5. You need material things because God is not enough.
The greatest lie we are fed through idolizing materialism is that God is not enough. We may never explicitly say this, and we may question whether this truly applies to us. But the truth of an idol is that we are seeking in it to provide what we feel God is not providing for us. Whether for comfort, value, worth, meaning, purpose, security, or fulfillment. Something becomes an idol because we are making it a god in our lives, which in turn is rooted in the lie that God, Himself, is not enough. Satan wants nothing more than for Christians to consume our hearts and minds with idolatry. He wants nothing more for us than to doubt and turn away from God. He will use whatever means necessary to tempt and taunt us away from the only One who can truly fulfill our every longing. But only God can give us what we need.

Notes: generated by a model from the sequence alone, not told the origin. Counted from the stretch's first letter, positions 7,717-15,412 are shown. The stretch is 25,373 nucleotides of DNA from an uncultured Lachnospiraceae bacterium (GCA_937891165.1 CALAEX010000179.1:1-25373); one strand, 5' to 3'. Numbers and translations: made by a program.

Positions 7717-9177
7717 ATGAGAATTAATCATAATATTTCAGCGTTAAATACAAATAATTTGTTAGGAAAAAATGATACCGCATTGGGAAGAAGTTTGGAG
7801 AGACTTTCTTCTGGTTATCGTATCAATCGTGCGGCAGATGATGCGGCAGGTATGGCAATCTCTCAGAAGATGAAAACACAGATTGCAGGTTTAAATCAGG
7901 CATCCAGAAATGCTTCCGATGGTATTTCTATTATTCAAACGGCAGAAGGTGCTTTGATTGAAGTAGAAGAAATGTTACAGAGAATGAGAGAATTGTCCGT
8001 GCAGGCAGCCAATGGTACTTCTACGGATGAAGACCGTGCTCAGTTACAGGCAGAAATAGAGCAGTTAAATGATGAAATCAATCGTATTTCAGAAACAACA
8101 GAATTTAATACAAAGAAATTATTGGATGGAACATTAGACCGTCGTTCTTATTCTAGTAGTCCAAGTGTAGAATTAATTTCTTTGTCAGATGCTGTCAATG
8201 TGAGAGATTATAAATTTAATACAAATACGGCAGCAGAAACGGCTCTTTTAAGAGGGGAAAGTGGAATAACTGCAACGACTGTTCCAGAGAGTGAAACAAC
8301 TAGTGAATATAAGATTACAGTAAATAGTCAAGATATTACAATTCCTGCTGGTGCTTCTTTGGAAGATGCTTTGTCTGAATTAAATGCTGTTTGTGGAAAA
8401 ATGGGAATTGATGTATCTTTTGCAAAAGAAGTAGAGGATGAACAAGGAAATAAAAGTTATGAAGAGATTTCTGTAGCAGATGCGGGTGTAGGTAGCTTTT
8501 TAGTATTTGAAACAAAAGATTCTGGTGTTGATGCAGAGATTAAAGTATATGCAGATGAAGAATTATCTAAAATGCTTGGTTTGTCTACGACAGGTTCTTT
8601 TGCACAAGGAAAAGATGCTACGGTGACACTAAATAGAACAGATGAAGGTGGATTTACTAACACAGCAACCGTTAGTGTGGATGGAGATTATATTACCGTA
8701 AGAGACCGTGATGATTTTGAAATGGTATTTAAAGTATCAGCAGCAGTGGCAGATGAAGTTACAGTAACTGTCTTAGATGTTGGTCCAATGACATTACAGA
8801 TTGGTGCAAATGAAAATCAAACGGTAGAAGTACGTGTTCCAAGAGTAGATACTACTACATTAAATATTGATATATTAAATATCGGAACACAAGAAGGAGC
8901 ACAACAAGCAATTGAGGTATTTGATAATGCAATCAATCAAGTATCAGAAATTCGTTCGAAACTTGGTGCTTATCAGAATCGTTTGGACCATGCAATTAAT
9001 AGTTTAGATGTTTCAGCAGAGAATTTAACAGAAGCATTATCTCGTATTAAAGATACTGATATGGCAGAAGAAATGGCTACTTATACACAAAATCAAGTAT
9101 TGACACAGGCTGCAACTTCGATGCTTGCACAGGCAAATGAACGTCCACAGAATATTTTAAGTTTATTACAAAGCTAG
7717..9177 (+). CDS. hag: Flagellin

In Christ, we have hope to battle against the lies of idolatry. We are equipped in every way—with the help of the Holy Spirit, with the active work of the Word in our hearts, and with the safeguarding efforts of the family of God. If the materialism idol has crept into your life, there is always a way to fight the temptation to succumb to the lies. May we be reminded again of the truth that is promised to all who put their hope and faith in Jesus Christ:
Praise be to the God and Father of our Lord Jesus Christ! In his great mercy he has given us new birth into a living hope through the resurrection of Jesus Christ from the dead, and into an inheritance that can never perish, spoil or fade. This inheritance is kept in heaven for you, who through faith are shielded by God’s power until the coming of the salvation that is ready to be revealed in the last time.1 Peter 1:3-5